Actually, the title for this post should be “What the well-dressed writer is wearing in public.” In private, while we writers are slaving over our manuscripts, I know what we wear – anything from running shorts to old jeans to pajamas and robes, and everything in between. When we’re lost among the words, who cares what we look like?
But once you become a published author, that changes. Suddenly, what you look like matters. You have to meet the public. You sit in bookstores, sign books, and attend events. You speak at luncheons and dinners. You do a television spot.
You need to rethink the old sweat pants that have seen you through your book’s creation. You need to glam up a little and give your readers your best side. They are, after all, rooting for you, and you want to do them proud. So, yes, it’s time for a writer’s make-over! (Cue the fanfare!)
Unfortunately, I’m lousy at make-overs (fanfare goes flat), so instead, I’ll just share with you what I’ve found works for me when it comes to making public appearances.
- Find a simple haircut/style that is flattering and stick with it. Shell out the money for an experienced stylist and ask him/her for suggestions and instructions. My hairdresser is a lifesaver; not only does she give me a great color and cut, but she shows me how to get different looks with it, so I always look fresh at events. It was her advice before my first book launch that continues to guide me: “Your fans deserve to see you at your best.”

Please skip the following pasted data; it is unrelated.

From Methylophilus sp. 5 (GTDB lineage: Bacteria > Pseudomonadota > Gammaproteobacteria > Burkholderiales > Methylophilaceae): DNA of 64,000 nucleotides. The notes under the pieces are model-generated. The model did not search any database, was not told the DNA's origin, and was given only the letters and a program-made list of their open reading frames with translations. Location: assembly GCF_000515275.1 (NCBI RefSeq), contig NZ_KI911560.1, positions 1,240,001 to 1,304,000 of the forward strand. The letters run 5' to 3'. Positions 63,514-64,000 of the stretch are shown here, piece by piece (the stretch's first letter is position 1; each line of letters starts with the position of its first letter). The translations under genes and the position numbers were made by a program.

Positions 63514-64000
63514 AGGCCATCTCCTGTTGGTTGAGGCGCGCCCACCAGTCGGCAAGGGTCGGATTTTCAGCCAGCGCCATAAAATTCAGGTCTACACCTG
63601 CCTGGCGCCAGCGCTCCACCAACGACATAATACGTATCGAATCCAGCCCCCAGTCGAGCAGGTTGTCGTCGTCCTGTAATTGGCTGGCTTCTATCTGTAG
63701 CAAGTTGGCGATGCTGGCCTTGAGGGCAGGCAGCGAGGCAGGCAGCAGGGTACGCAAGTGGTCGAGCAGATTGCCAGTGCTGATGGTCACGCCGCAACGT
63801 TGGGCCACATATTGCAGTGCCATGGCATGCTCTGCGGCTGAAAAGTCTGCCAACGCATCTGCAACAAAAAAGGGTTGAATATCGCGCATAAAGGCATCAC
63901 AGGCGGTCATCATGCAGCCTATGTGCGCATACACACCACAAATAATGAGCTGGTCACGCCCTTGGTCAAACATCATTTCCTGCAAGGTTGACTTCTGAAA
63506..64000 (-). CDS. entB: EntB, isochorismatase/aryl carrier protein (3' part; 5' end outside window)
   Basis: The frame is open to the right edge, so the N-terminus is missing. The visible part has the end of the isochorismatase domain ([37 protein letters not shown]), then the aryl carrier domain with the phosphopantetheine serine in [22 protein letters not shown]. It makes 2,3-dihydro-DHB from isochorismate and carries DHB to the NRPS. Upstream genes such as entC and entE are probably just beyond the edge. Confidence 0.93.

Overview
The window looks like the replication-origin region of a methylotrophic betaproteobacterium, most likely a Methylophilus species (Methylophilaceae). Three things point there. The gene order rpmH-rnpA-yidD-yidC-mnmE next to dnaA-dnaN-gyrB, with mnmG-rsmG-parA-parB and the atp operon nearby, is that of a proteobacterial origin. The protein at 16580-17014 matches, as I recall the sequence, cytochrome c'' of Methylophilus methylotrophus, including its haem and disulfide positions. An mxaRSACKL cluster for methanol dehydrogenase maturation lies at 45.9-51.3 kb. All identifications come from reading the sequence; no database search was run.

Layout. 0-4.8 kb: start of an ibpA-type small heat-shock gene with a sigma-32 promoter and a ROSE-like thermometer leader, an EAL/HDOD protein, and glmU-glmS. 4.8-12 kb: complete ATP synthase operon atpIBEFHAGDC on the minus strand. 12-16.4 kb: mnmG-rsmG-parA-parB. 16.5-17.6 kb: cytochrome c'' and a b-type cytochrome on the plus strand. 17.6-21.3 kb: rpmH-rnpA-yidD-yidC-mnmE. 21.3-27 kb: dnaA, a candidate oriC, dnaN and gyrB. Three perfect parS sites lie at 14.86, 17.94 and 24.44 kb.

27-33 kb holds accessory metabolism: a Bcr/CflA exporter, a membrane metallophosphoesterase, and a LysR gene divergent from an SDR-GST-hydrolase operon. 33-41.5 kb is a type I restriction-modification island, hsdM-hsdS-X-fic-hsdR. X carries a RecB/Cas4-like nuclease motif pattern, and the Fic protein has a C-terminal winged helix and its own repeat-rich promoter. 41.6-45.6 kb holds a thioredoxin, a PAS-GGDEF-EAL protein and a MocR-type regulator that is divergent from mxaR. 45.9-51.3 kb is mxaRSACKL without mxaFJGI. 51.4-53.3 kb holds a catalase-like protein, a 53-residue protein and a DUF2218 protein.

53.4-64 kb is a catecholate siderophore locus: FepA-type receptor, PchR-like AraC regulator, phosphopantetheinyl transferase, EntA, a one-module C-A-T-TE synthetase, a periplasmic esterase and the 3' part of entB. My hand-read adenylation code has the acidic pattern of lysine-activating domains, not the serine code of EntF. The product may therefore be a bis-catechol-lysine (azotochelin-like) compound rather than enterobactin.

- Put together one or two complete outfits that you can grab and wear at a moment’s notice. If you’re chic-challenged like me, get help. Go to that clothing store you drool over and ask for help in assembling a professional ensemble. Yes, it might cost a bit more than you’re used to spending, but to have one ‘go-to’ outfit for anything book-related that comes up will, in the end, save you money, time, and mental energy. I love my ‘go-to’ clothes; I know I look great in them, and that boost of confidence really comes in handy when I’m facing a roomful of strangers. Polyvore, a website often pinned on Pinterest, has some great ideas for various outfits, too.
- Use accessories! Okay, I sound like a women’s magazine, but I think this has made a big difference in my presentation. Normally, I don’t wear jewelry, scarves, or jackets, but when it comes to looking polished, they add the icing to the cake – especially when your accessories go with the outfit. (See #2 again.) My favorite goofy earrings? Not so much.
- You may want to consider dressing in ‘costume.’ A friend of mine writes several series under different pen names, and she dresses differently for each author persona: one is eccentric, another is business professional, and the third is romantic. She has a ‘go-to’ outfit for each, so her clothing reflects her brand, which means that her clothing is marketing.
What are you wearing?